I have no doubt that Ruben Östlund The Square will improve upon multiple viewings. One reason for this is that there is simply so much going on that absorbing it all on your first watch might be difficult. Another reason is that it is the sort of film that will lend itself to mixed interpretations. But then there are also moments that require little deciphering. A monkey arriving home to its Stockholm apartment simply suggests that you are watching the kind of film that doesn’t believe in restrictions.

The Square is right up there with Banksy’s Exit Through The Gift Shop as one of the very best films about the conceit that, fairly or unfairly, accompanies our perception of art. But there’s more to it than that. Östlund’s film isn’t just interested in our pretensions and hypocrisies when it comes to art, but also those that we carry around with us on a daily basis, and may often fail to recognise.

the square

Art is imitating a life that is imitating life, which may be a work of art. The film predominantly follows Christian (Claes Bang), the chief curator for a renowned Swedish museum. Like all of us, there is a reality of who he is and a notion of the person he thinks he is. The two are not disparate but rather blend ambiguously. In this sense, he is a perfect candidate for a film about the pretension that surrounds art. Just as it may be impossible to define what constitutes art, it may be just as hopeless to delineate what unwaveringly constitutes our personality. We are, like art is, perpetually evolving.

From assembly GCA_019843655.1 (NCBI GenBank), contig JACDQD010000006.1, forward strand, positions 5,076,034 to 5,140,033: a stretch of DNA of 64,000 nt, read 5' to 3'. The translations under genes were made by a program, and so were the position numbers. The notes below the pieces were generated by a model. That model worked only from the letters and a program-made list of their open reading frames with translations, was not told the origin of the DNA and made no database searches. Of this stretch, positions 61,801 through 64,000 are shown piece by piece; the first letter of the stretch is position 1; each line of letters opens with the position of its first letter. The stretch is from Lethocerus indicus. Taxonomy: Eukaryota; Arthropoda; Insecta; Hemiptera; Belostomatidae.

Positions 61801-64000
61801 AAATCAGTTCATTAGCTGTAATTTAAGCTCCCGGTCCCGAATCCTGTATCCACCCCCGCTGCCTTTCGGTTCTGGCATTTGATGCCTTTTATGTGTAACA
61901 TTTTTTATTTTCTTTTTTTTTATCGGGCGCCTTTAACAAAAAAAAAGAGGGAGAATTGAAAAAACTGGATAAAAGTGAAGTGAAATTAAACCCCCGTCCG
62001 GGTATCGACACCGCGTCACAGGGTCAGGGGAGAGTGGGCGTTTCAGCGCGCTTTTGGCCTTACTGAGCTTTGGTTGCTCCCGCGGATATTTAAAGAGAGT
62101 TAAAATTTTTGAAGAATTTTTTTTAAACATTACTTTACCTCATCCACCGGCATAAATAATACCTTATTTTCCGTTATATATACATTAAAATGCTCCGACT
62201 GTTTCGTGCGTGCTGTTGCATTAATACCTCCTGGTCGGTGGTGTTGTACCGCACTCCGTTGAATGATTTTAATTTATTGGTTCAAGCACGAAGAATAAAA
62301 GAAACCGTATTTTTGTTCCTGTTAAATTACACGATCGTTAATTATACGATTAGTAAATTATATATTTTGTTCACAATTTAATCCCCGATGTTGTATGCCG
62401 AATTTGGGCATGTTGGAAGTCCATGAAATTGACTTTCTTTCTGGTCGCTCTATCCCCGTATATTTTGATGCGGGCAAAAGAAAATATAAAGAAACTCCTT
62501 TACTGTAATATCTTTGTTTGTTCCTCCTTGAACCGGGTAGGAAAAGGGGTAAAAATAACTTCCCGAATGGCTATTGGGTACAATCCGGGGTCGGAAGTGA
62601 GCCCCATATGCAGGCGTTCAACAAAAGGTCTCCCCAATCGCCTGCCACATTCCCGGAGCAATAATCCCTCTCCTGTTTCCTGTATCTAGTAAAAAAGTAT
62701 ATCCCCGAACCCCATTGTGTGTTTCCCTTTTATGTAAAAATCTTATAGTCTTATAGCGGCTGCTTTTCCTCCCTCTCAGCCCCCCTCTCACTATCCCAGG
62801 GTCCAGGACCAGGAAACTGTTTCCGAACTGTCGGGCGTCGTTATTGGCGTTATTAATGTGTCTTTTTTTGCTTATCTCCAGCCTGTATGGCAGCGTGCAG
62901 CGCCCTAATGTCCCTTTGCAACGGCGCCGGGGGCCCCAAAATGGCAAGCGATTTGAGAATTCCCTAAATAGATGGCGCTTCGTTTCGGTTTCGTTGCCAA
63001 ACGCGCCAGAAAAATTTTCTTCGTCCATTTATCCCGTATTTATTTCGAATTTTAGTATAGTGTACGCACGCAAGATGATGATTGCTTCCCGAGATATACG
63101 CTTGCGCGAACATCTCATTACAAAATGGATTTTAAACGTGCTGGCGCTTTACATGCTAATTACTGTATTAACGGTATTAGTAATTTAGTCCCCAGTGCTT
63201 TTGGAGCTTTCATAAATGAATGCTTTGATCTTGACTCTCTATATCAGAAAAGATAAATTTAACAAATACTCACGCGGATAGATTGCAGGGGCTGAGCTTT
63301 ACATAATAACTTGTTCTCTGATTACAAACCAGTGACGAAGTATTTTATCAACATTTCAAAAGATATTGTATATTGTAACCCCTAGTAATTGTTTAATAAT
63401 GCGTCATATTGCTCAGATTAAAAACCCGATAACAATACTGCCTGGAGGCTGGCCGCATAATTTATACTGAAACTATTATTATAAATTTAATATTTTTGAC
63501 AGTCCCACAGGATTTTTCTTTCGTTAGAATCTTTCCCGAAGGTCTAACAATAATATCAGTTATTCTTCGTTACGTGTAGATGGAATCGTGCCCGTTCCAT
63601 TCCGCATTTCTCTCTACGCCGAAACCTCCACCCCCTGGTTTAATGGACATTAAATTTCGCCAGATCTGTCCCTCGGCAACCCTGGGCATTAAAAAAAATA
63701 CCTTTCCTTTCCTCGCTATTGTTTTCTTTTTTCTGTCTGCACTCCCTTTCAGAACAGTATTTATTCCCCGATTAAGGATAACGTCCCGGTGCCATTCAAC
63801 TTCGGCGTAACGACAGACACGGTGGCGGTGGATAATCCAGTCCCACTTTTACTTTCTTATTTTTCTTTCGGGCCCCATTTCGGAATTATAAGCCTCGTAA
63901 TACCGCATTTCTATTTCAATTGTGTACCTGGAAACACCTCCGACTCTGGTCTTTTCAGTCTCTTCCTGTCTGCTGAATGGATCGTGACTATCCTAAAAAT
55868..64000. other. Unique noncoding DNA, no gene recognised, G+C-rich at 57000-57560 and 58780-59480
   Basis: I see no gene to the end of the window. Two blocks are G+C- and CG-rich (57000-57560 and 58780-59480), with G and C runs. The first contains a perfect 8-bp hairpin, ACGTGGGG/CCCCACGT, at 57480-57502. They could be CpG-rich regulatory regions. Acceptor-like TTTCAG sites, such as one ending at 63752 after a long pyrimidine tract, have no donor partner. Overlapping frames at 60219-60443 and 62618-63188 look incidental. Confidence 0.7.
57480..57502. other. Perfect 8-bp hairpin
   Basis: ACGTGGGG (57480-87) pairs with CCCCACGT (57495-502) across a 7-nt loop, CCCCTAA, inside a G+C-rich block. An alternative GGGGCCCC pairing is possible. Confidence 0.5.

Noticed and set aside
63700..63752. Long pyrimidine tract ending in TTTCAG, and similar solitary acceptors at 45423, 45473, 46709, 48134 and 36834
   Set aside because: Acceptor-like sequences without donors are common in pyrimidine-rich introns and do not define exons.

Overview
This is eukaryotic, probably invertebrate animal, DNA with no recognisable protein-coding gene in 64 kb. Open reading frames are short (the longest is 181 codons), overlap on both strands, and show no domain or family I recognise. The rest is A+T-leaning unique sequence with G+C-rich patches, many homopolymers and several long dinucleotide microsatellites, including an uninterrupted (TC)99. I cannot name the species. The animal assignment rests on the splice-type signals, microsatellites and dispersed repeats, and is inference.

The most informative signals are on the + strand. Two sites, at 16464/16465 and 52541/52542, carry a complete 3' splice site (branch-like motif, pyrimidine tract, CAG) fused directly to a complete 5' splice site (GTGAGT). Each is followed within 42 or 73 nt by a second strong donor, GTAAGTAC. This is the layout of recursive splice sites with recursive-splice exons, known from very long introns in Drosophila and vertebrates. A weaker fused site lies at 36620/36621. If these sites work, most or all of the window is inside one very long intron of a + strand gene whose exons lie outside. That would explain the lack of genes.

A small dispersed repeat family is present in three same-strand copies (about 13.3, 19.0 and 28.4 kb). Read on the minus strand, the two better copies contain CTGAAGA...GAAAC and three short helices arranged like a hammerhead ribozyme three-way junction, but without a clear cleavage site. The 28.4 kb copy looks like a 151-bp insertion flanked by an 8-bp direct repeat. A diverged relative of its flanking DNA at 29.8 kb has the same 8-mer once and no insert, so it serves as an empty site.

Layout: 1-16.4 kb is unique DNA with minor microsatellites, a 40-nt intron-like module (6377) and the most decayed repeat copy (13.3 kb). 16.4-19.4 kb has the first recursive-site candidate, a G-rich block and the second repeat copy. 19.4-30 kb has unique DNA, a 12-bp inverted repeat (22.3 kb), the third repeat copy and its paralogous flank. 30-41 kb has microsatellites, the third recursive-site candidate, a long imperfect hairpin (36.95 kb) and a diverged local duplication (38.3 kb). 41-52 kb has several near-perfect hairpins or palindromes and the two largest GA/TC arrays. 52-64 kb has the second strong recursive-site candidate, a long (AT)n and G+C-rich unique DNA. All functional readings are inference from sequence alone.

If there is an overriding theme to Östlund’s film, it is self-delusion, but The Square also touches powerfully, and obliquely, on class in society, moral fortitude, elitism and the purpose of art. On the latter, Östlund is not entirely dismissive, poking fun at the absurdity of modern art while also suggesting a certain value. Christian’s job is to evaluate that value. In one scene, he defends an offensive video that his marketing team have posted on YouTube. His words suggest a value in the video that we know his actual attitude doesn’t appreciate. It’s not the first time he has had to justify a piece of art that holds a worth he can’t recognise.

There are moments in which self-delusion begets serious consequences. One is in Christian’s handling of the theft of his wallet, phone and cuff links (itself perhaps a notable piece of performance art), which initially appears harmless but ultimately attracts the negative attention of an aggressive 11-year-old boy. Another is when a party of social elite are accosted by a performance artist behaving like a chimpanzee.

It’s never clear whether the performer has a deeper agenda or whether his enthusiasm for the performance has simply overcome him, but the party attendees undoubtedly learn the price of accepting that certain art is of value simply because they are told it is. Nobody knows how to react because nobody understands where the art begins and ends. Whoever had that problem with the Mona Lisa? The scene conveys the consequence, in an extreme, of the Emperor’s New Clothes.

the square

Alfred Hitchcock famously said that drama is life with the dull bits cut out. Östlund certainly adopts a similar attitude towards constructing narrative. The Square is a film entirely comprised of interesting scenes. There is no filler to connect the story or to fill us in. Some of the scenes are simply there to make us laugh. This is one of the goofiest intelligent films I have ever seen. Some scenes serve a loftier purpose. Those are the ones that will benefit from multiple viewings.

In a slight twist of irony, as I was contemplating whether The Square hovered around masterpiece territory, I received messages from two friends who had also just watched it and thought that it was absolute garbage. Perhaps it is both, but the dichotomy recalls that classic debate that modern art itself engenders. Whether that’s intentional, I don’t know and perhaps its besides the point. Art is in the eye of the beholder, and everyone will have their own interpretation.

9 / 10